Monday, March 24, 2014

Supervisors to vote on program to legalize some in-law residential units

Posted By on Mon, Mar 24, 2014 at 8:41 PM

For decades, the illegal in-law housing market in San Francisco has served as a vital, low-rent option for tens of thousands of residents. But the shadowy market has raised many concerns ranging from tenants’ rights to the preservation of in-law units as rents citywide have soared beyond the average of $3,000 a month.

Previous efforts by former Board of Supervisors members to legalize the estimated 30,000 to 50,000 secondary housing spaces have failed. But on Monday, a proposal by board President David Chiu to create a voluntary program moved ahead and is now just one step away from becoming law. It would allow owners of in-law units existing before January 2013 to legalize one unit per building.


Next week, the full board is scheduled to vote on the legislation after it was supported by the board’s Land Use and Economic Development Committee following hours of public testimony. A large portion of the turnout represented single-family homeowners in the neighborhoods west of Twin Peaks, an area represented by Supervisor Norman Yee.

Matt Chamberlain, president of the West of Twin Peaks Central Council, which represents 20 neighborhood groups, opposed the initiative for possible “unintended consequences,” saying it would drive single-family home prices up and threaten the community’s existing character.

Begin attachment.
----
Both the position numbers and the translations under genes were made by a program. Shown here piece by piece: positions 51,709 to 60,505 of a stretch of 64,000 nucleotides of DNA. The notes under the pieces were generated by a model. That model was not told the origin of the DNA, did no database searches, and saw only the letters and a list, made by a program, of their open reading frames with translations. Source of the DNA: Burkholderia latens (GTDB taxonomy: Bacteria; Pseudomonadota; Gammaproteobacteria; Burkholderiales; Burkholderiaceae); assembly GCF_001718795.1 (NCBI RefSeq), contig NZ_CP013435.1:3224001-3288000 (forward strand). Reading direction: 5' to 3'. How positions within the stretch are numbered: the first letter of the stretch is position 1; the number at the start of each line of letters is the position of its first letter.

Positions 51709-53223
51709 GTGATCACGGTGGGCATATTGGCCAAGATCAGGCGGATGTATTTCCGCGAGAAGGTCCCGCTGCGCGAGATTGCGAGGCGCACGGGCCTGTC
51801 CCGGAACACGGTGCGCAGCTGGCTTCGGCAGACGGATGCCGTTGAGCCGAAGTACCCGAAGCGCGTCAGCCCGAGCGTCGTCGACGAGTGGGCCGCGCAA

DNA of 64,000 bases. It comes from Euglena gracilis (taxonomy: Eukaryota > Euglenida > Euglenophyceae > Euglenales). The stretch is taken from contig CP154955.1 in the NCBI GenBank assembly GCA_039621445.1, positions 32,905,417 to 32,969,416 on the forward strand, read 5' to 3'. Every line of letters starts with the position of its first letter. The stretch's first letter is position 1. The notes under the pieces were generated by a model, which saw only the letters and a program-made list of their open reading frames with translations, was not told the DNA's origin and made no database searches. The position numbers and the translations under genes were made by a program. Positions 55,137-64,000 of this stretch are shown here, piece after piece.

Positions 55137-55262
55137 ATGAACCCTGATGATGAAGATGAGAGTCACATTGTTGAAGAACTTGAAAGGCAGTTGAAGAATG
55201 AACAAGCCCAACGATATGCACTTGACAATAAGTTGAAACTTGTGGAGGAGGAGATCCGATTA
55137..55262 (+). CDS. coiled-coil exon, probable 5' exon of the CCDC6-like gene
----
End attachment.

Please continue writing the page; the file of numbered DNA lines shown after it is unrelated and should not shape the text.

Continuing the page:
“Deep-pocket speculative developers will swoop in to buy single-family houses, almost all of which have a bonus room,” Chamberlain said. He requested the proposal be amended to allow only those who owned the property before January 2013 to legalize units that were already occupied by that time.

Some homeowners criticized the proposal for not allowing them to pass on to tenants some of the costs of doing the required building code improvements if they choose to make the secondary residential spaces legal.

“Not being able to pass through the costs would make it cost prohibitive. We don’t think that very many people are going to take advantage of this program,” said Noni Richen, president of the Small Property Owners Institute.

Amid the criticism, members of the board said they plan to continue discussions about the proposal leading up to the vote. That could potentially allow for some revisions.

Chiu believes the proposal will end the “shadow economy,” help preserve below-market-rate housing and “re-activate vacant units that have been kept off the housing market because of fear of enforcement.”

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